Step 9: Weigh the First Offer Carefully. Don’t necessarily rule out the first offer that comes your way. There’s a saying in real estate that the first offer is often the best offer. Remember that there are serious buyers who know what they want, have researched the market, and have been waiting for the exact right property to hit the market. They may have already been priced out of another home and don’t want to make that mistake again. Know what your ideal price is and what your bottom-line price is. Then, work with what the current market gives you.
Step 10: Prepare to Negotiate. Be prepared for negotiations and counter offers. This is where Steps 2, 3, and 4 give you the superior information to hold your ground. You know the market, you know your home and all of its relevant circumstances, and you’ve assigned an asking price that takes all of that information into consideration. End of story. You should expect a straightforward offer and clean escrow as a result. Any shenanigans, and you’ve earned the right to send your buyer packing. If buyers submit their own contracts and/or want to make significant revisions to your contract, TC Review is available for signed contracts and TC Drafting is available if the contract is not yet signed.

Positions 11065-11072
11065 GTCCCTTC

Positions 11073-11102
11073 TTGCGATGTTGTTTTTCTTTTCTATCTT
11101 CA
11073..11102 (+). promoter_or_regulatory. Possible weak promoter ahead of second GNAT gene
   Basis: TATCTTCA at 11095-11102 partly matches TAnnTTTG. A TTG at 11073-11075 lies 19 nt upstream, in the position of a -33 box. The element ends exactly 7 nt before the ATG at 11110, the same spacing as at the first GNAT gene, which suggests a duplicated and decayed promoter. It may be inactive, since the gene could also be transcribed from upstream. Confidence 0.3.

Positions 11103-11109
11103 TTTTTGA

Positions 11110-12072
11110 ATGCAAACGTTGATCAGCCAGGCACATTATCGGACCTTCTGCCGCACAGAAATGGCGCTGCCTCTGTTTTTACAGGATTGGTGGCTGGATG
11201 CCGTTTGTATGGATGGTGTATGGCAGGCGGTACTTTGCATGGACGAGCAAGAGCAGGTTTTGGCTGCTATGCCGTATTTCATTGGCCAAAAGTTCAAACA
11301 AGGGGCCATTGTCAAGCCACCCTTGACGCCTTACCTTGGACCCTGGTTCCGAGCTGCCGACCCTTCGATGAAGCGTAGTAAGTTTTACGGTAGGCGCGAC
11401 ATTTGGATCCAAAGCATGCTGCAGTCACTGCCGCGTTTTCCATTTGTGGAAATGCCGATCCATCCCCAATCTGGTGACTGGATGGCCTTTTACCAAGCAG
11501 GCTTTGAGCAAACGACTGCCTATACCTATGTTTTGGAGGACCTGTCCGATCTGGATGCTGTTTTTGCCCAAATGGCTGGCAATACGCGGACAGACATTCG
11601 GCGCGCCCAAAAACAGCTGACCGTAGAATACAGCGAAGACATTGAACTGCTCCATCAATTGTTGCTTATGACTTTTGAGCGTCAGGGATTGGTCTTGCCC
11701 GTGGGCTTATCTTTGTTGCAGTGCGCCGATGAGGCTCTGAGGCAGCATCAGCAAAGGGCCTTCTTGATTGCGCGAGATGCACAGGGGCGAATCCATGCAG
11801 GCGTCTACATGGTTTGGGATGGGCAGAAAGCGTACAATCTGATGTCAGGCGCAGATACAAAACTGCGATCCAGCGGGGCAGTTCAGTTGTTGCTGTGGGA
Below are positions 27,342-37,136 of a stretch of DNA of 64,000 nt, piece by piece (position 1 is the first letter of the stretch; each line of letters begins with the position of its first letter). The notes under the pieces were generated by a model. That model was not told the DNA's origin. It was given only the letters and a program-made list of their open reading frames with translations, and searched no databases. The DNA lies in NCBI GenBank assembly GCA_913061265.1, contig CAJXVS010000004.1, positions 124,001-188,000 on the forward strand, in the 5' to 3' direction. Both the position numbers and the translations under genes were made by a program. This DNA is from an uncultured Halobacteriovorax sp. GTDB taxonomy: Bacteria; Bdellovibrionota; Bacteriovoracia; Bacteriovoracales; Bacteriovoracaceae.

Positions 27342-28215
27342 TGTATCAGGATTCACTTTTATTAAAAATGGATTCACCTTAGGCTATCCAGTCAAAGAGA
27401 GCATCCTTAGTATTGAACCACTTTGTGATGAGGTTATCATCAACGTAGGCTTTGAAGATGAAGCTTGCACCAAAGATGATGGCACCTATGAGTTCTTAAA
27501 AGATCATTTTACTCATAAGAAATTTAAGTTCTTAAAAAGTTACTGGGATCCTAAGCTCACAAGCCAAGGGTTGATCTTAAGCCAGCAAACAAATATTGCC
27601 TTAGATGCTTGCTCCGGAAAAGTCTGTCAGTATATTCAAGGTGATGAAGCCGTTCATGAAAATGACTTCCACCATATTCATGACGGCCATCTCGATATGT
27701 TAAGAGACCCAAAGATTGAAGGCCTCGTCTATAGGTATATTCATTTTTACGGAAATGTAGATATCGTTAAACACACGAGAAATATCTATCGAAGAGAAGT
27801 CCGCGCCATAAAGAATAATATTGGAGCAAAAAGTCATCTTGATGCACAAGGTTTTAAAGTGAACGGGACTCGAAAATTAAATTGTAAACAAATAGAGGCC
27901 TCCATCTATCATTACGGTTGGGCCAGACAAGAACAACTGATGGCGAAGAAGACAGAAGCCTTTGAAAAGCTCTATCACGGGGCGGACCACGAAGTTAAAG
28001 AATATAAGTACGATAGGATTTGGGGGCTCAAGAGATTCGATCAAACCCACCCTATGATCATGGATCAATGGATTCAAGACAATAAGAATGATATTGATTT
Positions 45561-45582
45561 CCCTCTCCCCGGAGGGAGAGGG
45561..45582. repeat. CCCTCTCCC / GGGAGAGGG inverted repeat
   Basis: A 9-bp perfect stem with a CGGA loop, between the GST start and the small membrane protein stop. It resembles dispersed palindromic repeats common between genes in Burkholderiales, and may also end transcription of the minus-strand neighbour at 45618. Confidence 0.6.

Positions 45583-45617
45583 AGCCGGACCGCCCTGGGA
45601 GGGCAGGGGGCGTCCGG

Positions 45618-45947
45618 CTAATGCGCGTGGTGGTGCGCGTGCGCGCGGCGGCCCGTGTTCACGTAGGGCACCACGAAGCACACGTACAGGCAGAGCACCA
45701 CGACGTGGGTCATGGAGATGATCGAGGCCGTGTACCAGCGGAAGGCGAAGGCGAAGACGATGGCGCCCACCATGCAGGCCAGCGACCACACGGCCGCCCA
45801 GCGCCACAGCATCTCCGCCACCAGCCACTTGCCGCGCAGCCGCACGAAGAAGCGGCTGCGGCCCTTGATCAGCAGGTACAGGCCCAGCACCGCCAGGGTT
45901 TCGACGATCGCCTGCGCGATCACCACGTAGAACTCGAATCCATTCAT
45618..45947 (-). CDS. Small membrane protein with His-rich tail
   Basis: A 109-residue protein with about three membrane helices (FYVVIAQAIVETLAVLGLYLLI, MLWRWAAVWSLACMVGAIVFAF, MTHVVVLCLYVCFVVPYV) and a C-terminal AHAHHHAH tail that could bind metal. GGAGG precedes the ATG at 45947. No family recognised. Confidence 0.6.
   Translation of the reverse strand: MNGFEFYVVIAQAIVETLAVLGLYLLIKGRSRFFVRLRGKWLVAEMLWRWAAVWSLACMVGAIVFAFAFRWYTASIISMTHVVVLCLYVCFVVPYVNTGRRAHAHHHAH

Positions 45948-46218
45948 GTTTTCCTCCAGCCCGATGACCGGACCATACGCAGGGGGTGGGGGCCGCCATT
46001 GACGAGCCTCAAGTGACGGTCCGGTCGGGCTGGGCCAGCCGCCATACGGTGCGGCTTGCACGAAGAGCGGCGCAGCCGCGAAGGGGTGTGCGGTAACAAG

Step 11: Know the Deadlines In Escrow. Don’t blow a good deal by not keeping within the deadlines included in your real estate contract. Expect the same from your buyer. As long as all parties are acting in good faith, you should get through escrow without a hitch.
Step 12: Close the Deal. The final step in your FSBO deal is closing at the local title company. Real estate deals can fall apart at this point, so be on point. However, because you’ve done your homework, your escrow will most likely be shorter and cleaner, meaning that the likelihood of walking away with a big check is high.
This information in this Post is not legal advice. Legal advice is based on specific facts. This information is necessarily general in nature.